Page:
Marco’s full name is Marco Alvarado and his Chinese name is rather cute: 马可乐. His Chinese friends would just call him 可乐, same as Cola. Before we tell you more, take a look at his incredible championship records below, the man is a real fighter.
Bronze Medal at International Brazilian Jiu Jitsu Federation Pan American Championship Blue Belt
Gold Medal at North American Brazilian Jiu Jitsu Federation All Americas Tournament Purple Belt
Gold Medal at IBJJF Pan American Championships Brown Belt
Gold Medal at IBJJF World No Gi Championships Brown Belt
Gold Medal at IBJJF American Nationals No Gi Brown Belt
Silver Medal at Jiu Jitsu World League San Diego Championships Black Belt
Gold Medal at NABJJF All Americas Tournament Black Belt
Marco has been involved in many kinds of sports - boxing, taekwondo, karate, running, American football – and also physical rehabilitation. Like many other athletes, Marco’s first coach was his dad who was a boxer. Marco was just 5 years old when his dad introduced him to boxing. It was the classic story, his parents decided to put him in taekwondo and karate training when they found out that little Marco was being bullied in kindergarten. Six years later, he received his first black belt in taekwondo.
After that, he decided to move on to a new sport: running. From sixth grade till he graduated college, he never stopped running and he became one of the US national athletes in track and field.
Eventually, he knew he needed to find another new sport to challenge himself. One day, he went to a free Jiu Jitsu class at his college. Someone caught him in a choke, he had no idea what to do and that got him really interested. He wanted to know how it happened, how he did it, and how to do it back. He was 22 at the time. 10 years later, he won the Gold Medal at North American Brazilian Jiu Jitsu Federation Championships.
It’s Ok to Lose, Just Learn From It
As an amateur boxer who has only been training for 4 months, there was a question I really wanted to ask so I brought it up when we were having a lunch break at Blue Frog. “Before you had your first fight, how did you overcome your inner fear?” Marco took a bite of his big, juicy burger and said “My first Jiu Jitsu tournament was six months after I started training, I was very nervous. We sparred every week in college, so I learned how to deal with the fear, but this time was different. I knew who my opponents were, but I didn’t know what was going to happen. I got destroyed badly in two fights, one guy caught me in the armbar in 20 seconds, the other guy beat me so bad like 20-0. I left deflated and frustrated, but I wanted to do it again, I wanted redemption. This gives you more motivation to go back to train harder and learn from mistakes. In the fights later on, I started to get into my rhythm and started doing well. Sometimes maybe you don’t want to tap and lose in practice, because it hurts your pride for a day or two, but you come back for more training. It’s ok to lose, just learn from it. That’s an important life lesson.” During Marco’s career, his arms were almost broken a couple of times, he tore some ligaments on his knees and he got two broken teeth. With all these injuries, he had to learn about physical therapy in order to fix himself.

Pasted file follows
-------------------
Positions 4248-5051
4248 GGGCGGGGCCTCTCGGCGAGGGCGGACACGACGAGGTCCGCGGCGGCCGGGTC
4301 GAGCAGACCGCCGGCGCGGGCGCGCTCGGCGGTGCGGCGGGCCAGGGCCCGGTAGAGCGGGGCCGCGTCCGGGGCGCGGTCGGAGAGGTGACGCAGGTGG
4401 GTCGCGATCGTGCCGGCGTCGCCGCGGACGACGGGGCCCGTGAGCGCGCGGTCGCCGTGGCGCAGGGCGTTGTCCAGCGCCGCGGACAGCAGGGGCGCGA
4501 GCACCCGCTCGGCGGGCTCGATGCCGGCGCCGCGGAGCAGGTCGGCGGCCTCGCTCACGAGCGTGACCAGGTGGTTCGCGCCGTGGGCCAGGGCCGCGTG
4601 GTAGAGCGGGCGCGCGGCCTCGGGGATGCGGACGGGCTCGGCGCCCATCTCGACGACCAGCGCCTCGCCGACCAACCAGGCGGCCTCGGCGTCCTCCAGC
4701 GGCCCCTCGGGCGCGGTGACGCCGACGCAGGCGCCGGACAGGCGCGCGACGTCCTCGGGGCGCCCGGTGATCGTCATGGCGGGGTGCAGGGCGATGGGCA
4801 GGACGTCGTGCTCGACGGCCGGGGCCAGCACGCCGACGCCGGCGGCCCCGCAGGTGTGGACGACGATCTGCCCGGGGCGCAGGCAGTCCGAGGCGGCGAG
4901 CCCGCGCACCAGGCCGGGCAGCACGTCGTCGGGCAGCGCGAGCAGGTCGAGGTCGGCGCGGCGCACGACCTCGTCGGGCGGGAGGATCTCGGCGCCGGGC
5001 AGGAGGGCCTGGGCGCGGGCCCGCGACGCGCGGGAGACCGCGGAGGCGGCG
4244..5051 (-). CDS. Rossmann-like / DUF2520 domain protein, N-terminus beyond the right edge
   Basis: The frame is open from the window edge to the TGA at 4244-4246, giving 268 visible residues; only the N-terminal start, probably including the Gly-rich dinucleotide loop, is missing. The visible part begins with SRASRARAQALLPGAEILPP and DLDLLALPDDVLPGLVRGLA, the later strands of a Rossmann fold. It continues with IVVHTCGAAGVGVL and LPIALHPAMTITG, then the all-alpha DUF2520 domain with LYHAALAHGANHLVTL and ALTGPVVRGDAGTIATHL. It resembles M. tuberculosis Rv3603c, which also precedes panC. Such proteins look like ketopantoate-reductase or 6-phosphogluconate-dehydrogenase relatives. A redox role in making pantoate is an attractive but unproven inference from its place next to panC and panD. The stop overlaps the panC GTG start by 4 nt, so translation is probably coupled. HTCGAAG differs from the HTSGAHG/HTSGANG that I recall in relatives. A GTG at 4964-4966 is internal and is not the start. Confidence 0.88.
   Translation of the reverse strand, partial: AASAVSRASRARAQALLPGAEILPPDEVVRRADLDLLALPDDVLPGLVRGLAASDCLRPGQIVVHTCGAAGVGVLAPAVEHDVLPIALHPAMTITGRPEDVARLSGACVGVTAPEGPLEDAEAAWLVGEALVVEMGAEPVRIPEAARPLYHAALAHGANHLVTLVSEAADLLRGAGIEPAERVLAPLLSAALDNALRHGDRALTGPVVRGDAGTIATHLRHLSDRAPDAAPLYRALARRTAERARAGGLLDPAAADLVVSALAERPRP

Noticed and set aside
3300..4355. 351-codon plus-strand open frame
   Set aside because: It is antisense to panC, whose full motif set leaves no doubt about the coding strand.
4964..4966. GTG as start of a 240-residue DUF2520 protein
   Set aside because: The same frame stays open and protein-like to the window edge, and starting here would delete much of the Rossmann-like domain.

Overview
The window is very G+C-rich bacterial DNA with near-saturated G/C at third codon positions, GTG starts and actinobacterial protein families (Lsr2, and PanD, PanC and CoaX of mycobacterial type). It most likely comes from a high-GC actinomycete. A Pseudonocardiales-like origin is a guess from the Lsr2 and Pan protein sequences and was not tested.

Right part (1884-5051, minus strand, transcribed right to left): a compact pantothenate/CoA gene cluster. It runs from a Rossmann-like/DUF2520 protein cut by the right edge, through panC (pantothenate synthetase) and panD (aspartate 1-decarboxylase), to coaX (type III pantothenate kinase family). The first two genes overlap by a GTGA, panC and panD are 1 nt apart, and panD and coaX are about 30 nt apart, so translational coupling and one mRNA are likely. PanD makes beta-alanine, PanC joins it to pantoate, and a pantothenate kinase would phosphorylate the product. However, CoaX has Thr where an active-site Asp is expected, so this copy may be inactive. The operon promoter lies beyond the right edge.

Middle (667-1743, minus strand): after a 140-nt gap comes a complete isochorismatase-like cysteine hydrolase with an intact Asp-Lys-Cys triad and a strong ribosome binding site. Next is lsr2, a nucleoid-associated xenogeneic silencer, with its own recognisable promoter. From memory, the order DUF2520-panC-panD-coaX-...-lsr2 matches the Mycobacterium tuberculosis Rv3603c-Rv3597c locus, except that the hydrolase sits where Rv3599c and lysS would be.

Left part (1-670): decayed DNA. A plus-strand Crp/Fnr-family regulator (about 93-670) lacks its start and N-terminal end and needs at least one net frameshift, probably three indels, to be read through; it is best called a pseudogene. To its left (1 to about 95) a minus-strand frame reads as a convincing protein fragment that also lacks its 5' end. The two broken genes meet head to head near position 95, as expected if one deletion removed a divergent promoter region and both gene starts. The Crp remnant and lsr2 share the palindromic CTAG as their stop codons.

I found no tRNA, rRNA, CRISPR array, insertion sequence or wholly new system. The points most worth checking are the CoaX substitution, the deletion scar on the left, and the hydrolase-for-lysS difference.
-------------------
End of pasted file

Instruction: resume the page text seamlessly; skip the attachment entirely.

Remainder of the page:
“Martial arts is more about avoiding problems than anything else. These days, there are always those untrained people or the ones who watched too much UFC and are looking for trouble. If you trained a little, you’ll have respect for your body. This stuff is no joke, it can really be dangerous.” Marco continues, “My teacher used to say if there is a fight, he’ll just run away, because he would feel bad for the guys once he’s had enough. He would turn around and fight.”
Back in L.A, Marco was teaching in a big chain gym where he soon became friends with a Taiwanese trainer. He followed his friend’s journey that brought him to Hangzhou to continue teaching for Checkmat and he became aware that there are a lot of blue and purple belt holders who opened Jiu Jitsu schools in Hangzhou, but there were only 2-3 with a black belt teaching here. Marco thought that he can bring people more advanced technique and professional training. So in June, 2018, Marco came to start his first job in a gym in Xiaoshan, teaching conditioning and creating a Jiu Jitsu program.
MMA vs. Traditional Chinese Martial Arts
I couldn’t help asking what Marco thinks about this outspoken Chinese MMA fighter Xu Xiaodong a.k.a. “Mad Dog”. Mad Dog has made it his mission to expose fake kung fu over the past two years by pulverising fraudulent traditional martial arts “masters”, but his actions have drawn the ire of Chinese authorities. “In my point of view, Bruce [Lee] was the first MMA fighter in the history of martial arts, because he was always so open minded about everything. He took things that he thought were useful and added on something unique of his own. I think Xu Xiaodong’s mission is to show that not one martial arts is dominating. If you know a bit of everything, that is more effective. I think Jiu Jitsu is very useful and complete, cause you go from standing to the ground, you can also go back up to defend yourself, knowledge is powerful. Martial arts is changing, and you need to keep yourself updated. Back home, some guys can use their chi to make someone fall. This is not video games, we call it McDojo.”